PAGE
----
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Month: July 2012

Present Yet Absent

The following is a response to a reading assignment for my class “Self and Society in Virtual Contexts.” We are to publish journal entries on a public blog found below. They must all include a haiku.


Present yet absent
Augmented reality
We will be cyborgs

Baym spends the first two chapters summarizing the current state of technology in society. People on cell phones are annoying, dating happens online, the world is changing. Technology is a large part of our social lives and people are scared. We’re devoting tons of attention to our phones, and it’s hindering our social interaction. How can we be in two places at once?

There are thousands of engineers working hard on this problem and the answer is only a few years away. Technology is about to take an even larger part of our lives.

Phones just took the leap into the future, and now we’re constantly connected to the web with mobile data and push notifications. We have megapixel cameras, location awareness, video chat, and the entire internet in our pocket. These features are constantly chirping for our attention, and we are more than willing to oblige. Augmented reality removes the distinction between online and offline. No longer is our attention split between one or the other.

Baym asks “how can one be both present and absent?”

He uses the example of how rude it is for one to use their phone while at dinner. One is physically present but devoting their attention to a phone.

What actually defines where one is? I agree that one is splitting their attention between the real and virtual world. If you take your eyes off the phone and look across the table, you’re back in reality aren’t you? The phone is the underlying problem. Physical limitations mean we can only choose between one world or the other. We can’t attend to both the phone and our date.

Augmented reality combines the technology of your phone with a display in your eyesight. This could be glasses, contacts, or even an implant. Think of it as putting your iPhone screen into a pair of glasses. All of the things you normally see on your phone are now in your face. You can still see the world through the camera, but now your reality is going through one phase of post processing. It is augmented.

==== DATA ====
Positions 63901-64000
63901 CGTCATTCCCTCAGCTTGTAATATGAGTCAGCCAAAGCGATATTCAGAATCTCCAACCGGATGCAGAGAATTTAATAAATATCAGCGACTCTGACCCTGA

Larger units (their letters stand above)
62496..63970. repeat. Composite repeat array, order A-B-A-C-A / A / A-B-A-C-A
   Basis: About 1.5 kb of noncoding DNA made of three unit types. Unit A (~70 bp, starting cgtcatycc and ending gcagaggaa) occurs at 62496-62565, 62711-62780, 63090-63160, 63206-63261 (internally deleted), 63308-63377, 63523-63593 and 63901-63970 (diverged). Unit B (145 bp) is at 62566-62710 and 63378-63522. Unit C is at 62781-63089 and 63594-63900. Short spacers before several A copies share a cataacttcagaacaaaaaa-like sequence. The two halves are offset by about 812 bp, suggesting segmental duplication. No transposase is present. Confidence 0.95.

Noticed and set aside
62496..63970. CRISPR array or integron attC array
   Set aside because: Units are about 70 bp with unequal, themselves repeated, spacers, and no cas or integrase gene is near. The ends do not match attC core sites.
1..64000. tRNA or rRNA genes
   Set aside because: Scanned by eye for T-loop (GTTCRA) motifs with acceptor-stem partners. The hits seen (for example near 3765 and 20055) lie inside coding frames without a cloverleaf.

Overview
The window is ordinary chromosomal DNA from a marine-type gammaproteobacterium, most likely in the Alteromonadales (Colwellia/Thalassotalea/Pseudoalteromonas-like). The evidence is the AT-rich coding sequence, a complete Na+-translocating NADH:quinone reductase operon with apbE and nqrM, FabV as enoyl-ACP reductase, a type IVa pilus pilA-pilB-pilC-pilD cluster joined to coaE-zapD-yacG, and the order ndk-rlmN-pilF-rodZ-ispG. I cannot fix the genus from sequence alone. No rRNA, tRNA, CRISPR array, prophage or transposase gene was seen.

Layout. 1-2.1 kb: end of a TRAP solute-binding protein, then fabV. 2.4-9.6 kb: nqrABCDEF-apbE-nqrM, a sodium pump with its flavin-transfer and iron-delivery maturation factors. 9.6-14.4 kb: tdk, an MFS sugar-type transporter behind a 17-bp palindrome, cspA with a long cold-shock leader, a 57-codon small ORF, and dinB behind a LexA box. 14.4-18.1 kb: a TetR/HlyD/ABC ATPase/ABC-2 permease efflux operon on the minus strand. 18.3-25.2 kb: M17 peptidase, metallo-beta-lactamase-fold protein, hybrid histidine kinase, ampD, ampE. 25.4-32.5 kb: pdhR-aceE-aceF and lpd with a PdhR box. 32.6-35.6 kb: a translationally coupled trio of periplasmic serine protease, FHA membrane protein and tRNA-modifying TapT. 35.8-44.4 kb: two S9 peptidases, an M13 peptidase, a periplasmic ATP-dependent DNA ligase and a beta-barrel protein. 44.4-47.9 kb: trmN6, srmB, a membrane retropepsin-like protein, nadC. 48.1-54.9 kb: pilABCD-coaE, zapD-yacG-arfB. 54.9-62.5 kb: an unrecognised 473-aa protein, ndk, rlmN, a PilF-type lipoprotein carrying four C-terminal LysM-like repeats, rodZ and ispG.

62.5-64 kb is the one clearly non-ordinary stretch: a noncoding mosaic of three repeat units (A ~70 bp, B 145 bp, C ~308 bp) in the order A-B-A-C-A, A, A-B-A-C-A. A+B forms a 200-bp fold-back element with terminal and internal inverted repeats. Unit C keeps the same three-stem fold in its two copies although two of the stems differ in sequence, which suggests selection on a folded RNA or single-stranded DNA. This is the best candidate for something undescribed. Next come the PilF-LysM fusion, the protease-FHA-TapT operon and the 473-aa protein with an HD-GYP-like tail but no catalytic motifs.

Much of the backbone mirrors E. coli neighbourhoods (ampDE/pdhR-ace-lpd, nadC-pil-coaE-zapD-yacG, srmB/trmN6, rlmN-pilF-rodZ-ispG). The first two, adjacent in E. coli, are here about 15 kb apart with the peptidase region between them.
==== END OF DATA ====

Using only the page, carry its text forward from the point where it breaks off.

Now imagine someone sitting with a date at a table with augmented reality implants; both parties. Attention is still divided, but the consumption of information is more passive. Now SMS pops up in the corner of your vision like a Growl alert, but nobody else can even tell you’ve been pinged.

This kind of situation requires a new social norm. If it were alright to take your phone out at dinner, then I wouldn’t be writing this article and we probably would never see augmented reality. The idea that this screen is a window into a separate world is the limit, pulling out a physical object that represents “somewhere else” is rude.

What if “somewhere else” was here? What if we were both “somewhere else” and here together? What if we were always in two places at once?

If adopted, the merge of real and virtual worlds will overcome the current social dilemmas. In fact, I believe that these problems are merely an artifact of our iteration towards augmented reality. Technology is offering us great advantages and we’re having a hard time ignoring them.

With the adoption of augmented reality everyone will exist in both dimensions all the time. There is no comparing online identity with your offline identity, because now they are the same. You would see the world as you normally do, but with the aid of a computer. We will all be cyborgs navigating the real world yet consuming a virtual one.

My last week at Facebook

It was Sunday, just one more week before I was set to return back to NJ. I don’t remember how Ben told me, but sometime on Saturday Zuck decided that September 22nd was the final date for f8. That meant the prototype registration page than Tim, Ben, Rob and I were playing around with was going live on Thursday. The launch was early on Thursday, so it would have to be in it’s final state by Wednesday. That meant it had to be launched internally by Tuesday mid-day. It was Sunday.

I was going into work.

Everett and talking about something in the second floor window of Turkey.